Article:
Enterprise change management is a difficult situation to find yourself in. In change management, you have to contend, among other things, with implementing alterations to fundamental rules and behaviors without stalling a running and operational system in the process.
This means that enterprise change management (unless rushed and pressured as strategic change), is all about handling people well, avoiding shocks to the system and too much of a rush disrupting things and costing man hours. The last thing you want is to spin your wheels with this, trust me.
So, there are bound to be some inherent rules and guidelines for properly applying change in a running engine like this, right? Oh, absolutely there are, and we’ve talked at great length about a lot of these.
Well, to avoid redundancy, this time we’re going to look at a few ideas that help with parts of change management that too many people gloss over. Maybe this can set a precedent for paying more attention to these in the future.
So, the first idea is perhaps budgeting more time to it than is common practice these days. If you can spread it out, so the units of change are smaller, you’ll actually do this more efficiently, because you won’t strain anyone. Also, this reduces that risk of system shock and stall.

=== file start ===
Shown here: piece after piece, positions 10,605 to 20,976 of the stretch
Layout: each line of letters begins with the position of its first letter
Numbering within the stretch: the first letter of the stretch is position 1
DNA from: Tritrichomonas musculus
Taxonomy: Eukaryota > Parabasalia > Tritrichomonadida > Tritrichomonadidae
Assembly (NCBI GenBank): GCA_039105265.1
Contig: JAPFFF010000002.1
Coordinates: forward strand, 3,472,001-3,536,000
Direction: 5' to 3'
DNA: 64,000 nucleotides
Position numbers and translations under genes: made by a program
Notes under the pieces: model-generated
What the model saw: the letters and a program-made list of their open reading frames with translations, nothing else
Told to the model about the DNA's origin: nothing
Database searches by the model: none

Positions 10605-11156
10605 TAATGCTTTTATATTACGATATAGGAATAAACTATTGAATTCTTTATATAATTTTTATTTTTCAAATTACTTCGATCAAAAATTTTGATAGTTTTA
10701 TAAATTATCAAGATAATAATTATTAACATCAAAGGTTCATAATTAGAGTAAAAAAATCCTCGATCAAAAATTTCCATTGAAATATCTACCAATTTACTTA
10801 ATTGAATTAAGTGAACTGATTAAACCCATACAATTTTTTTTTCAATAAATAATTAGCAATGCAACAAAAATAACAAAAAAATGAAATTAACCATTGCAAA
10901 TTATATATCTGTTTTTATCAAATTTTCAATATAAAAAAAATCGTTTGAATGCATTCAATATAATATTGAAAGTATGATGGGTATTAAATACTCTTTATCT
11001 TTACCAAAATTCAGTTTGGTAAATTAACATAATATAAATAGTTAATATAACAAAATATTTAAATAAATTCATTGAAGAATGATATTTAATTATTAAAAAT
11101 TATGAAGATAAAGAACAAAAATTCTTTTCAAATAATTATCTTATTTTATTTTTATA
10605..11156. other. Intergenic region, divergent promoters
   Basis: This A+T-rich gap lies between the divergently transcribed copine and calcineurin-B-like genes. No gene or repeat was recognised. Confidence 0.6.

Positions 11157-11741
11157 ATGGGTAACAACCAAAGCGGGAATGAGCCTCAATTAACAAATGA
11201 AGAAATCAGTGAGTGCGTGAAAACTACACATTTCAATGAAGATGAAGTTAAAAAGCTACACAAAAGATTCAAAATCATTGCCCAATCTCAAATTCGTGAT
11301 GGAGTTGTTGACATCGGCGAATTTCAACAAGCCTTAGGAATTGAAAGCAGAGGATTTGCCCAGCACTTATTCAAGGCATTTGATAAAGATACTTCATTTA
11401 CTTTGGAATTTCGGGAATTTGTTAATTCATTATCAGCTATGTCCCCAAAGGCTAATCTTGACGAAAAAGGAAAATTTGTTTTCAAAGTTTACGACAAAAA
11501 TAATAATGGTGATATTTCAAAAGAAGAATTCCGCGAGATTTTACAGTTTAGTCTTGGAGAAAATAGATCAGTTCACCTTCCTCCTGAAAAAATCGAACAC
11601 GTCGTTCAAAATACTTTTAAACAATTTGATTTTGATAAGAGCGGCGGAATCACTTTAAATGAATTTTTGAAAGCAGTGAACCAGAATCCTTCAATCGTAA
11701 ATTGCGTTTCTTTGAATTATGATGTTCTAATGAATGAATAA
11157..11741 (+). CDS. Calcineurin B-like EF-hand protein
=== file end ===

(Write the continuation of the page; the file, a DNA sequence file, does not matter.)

Second, applying a layer of gamification to the entire change, not just training or whatnot, to increase engagement with the employees. This overcomes freezing and apprehension to a great level in a natural way. It softens the blow of change overall.
Finally, consider using something clever to help with training where this is applicable. You’ve heard of onboard systems like WalkMe by now, surely. They integrate into web forms, and can control them, respond to the users, prompt them, and guide them safely through immensely complex processes.
Using this to expedite training where this is applicable is going to greatly boost your rate of change, while ensuring further adoption and successful training.
Also, with something like WalkMe, training while doing means there is greatly less risk of stalling the system, because work is still being done, if a bit more slowly.
Finally, you’ll want to make sure communication on all levels and across all levels is closely enforced and instilled, because in an organization, which is like an organism, any part not knowing what the other parts are doing is going to cause the whole thing to stumble and fall.
Aside from that, it’s like any other change management scenario. You need to pick a model that’s efficient in your situation, you need to have a strategy and agenda that meet requirements, and you need to have a solid training plan (which WalkMe helps greatly).
Enterprise change management is a difficult field, and it’s more the human element and the logistics behind keeping flows of work steady but not overwhelming that’s such a pain. It takes a special kind of personality to want to work on this for a living, so if you’re really interested in this, or have had it thrust upon you against your volition, then this is a good starting place, as now you know what you’re up against, and what you can use.
Chris is the Lead Author & Editor of Change Blog. Chris established the Change blog to create a source for news and discussion about some of the issues, challenges, news, and ideas relating to Change Management.